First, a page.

This movie review comes to us from Travis Greene, well known to those who pay attention to those who comment. Travis blogs as well, and we want to thank him for this review.
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The supporting cast is all quite
good as well, including the always-welcome Max von Sydow as a menacing German psychiatrist
(who keeps asking DiCaprio whether he believes in God), as well as Patricia Clarkson and Jackie Earle
Haley, who steal their single scenes. Kingsley, as usual, is great as the head
psychiatrist who seems to be hiding something.
The visuals around the island and
within the asylum’s walls are quite effective, but some of the flashback scenes
are a bit overwrought. I felt the same way about the score in some places; we
don’t need musical cues to tell us that tiptoeing through the dark cells of a
fortress overrun by lunatics is scary. But the sound design in other places was
excellent, as subtlety and silence can be much more unnerving than even the
most Hitchcockian violins.
Despite a potentially fatal flaw
that will be discussed below, Shutter
Island is overall a gripping and entertaining thriller with great
performances. Be advised that the film contains intense scenes of violence and
death, including that of children, as well as strong language. It is not a
movie to take your youth group to. But it is a movie that asks provocative
questions about reality that will stick with you for days.
SPOILER ALERT: The rest of this review will discuss specific
plot elements, including the ending. If you haven’t seen the film and would
like to see it unspoiled and form your own opinion (which I recommend), do not
Still there? Ok.
As I said, I was excited about the mysteries
of Shutter Island, and while the film was entertaining and I’m glad I saw it, I
don’t think it quite stuck the landing. You see, Shutter Island has a twist
ending. And like all “twist ending” movies, if it doesn’t pull off
the twist, it leaves you feeling more cheated than thrilled or amazed. When my
wife and I saw the previews for Shutter Island, I turned to her and said,
“I want to see that, but I hope it doesn’t just end with ‘turns out he was
crazy the whole time!’”
Well, that’s pretty much what
happens. DiCaprio is in fact a patient at the asylum, a former Marshal who is
racked with guilt for killing his wife, and creates the whole scenario of being
there to solve a crime because he can’t face reality. Ben Kingsley’s
psychiatrist character allows DiCaprio full run of the island to “solve
the mystery” in an attempt to force him to realize the truth: there is no
missing patient, and the demons he’s chasing turn out to just be him.
The problem is that a good twist
ending relies on you completely believing the setup before it pulls the
rug out from under you (see: The Sixth Sense, Fight Club). But the island is
such a twisted, reality-warping place seemingly full of conspiracies and
misdirection, and DiCaprio so compellingly plays a man sliding into madness,
that we don’t take anything at face value. We sense a twist coming, and hedge
our bets on who to believe, so when the big reveal comes, it’s the least
interesting scene in the movie. Watching characters standing around a room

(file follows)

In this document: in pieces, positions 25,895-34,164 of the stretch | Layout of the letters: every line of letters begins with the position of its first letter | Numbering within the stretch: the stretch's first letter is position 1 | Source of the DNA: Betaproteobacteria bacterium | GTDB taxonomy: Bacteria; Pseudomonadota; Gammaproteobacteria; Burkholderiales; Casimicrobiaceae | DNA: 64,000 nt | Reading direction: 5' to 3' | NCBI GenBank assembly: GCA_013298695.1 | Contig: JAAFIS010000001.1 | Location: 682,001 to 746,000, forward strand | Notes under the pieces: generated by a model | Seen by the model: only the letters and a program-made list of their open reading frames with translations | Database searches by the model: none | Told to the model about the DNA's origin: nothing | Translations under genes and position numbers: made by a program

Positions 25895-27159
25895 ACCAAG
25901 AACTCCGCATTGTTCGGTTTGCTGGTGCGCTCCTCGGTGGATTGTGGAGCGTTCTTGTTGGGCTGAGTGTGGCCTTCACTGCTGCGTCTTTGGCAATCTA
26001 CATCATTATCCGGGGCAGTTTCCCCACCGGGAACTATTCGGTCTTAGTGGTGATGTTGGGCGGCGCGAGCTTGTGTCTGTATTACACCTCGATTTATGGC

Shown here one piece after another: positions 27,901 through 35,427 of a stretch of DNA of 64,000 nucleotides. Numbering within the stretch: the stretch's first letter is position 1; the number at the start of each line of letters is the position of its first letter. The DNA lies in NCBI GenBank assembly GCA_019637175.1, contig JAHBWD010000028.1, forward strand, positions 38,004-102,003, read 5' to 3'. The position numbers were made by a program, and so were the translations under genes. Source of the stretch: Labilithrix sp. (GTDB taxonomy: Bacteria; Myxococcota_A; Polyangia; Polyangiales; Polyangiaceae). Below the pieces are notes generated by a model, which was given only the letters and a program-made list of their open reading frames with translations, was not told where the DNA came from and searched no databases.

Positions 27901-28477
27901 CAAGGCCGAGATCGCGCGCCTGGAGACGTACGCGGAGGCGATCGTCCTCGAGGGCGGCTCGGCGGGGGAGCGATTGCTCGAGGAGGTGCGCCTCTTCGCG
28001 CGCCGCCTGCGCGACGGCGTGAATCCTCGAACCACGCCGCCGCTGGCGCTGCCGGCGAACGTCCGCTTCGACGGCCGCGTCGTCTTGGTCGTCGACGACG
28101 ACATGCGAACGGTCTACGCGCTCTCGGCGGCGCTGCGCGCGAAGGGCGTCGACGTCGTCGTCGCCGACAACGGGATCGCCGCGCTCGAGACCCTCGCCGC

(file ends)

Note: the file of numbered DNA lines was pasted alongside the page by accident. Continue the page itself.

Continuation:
explain why “it was all a dream” is a letdown after a tense two hours
of ominous lighthouses, treacherous cliff-climbing, and evil government cabals.
I should note that Shutter Island is
based on the Dennis Lehane book of the same name, which I have not read. It’s
quite possible that with the slow burn and character interiority possible in a
novel the payoff works better than it did for me in the film.
Despite my disappointment with the
film’s central twist, the last few moments almost
made it worth it. DiCaprio does realize and accept the truth of who he is and
what he’s done. Kingsley tells him he has had this breakthrough before, but
that if he regresses again they will have no choice but to lobotomize him. The
film ends with DiCaprio sitting on the steps of the asylum, talking to Ruffalo
(who turns out to actually be his psychiatrist). He has regressed again,
talking as if he is still a Marshal out to catch Kingsley, and the orderlies
are sent to take him away for his lobotomy. But as he happily walks away with
them, he asks Ruffalo, “Is it better to live as a monster or die as a good
The questions in the last scene
about reality and fantasy are the most lingering of the film. If madness is
chosen as a defense against reality, is it truly madness? Is it better for some
people to live in fantasy than to go on suffering? DiCaprio will effectively
die, but he will do so (in his own mind) as a good man searching for justice,
rather than to go on living as a murderer. I am somewhat uncomfortably reminded
of the scene, which has always been a favorite of mine, in C.S. Lewis’ The Silver Chair where Puddleglum
declares he’s going to go on living as a Narnian even if there isn’t any
Narnia. Like the similarly themed Pan’s
Labyrinth, Shutter Island seems
to suggest that for some, reality is so harsh that escape through fantasy is
the only way out. It’s like the dark underside of Pascal’s gambit.
But what of confession? DiCaprio’s
character does not seem to seriously consider the possibility of moving forward
in the truth, accepting his own past but also accepting the offered help of the
doctors who genuinely care about him. He lacks the imagination to see a third
option between living as a monster or dying as a good man: accepting the grace
(or in this film, therapy) offered him, and living as a redeemed man. His story
is doubly tragic; he has experienced and done terrible things, but when offered
a way forward, he chooses instead to move backward, effectively ending his life
rather than take up the difficult work of repentance.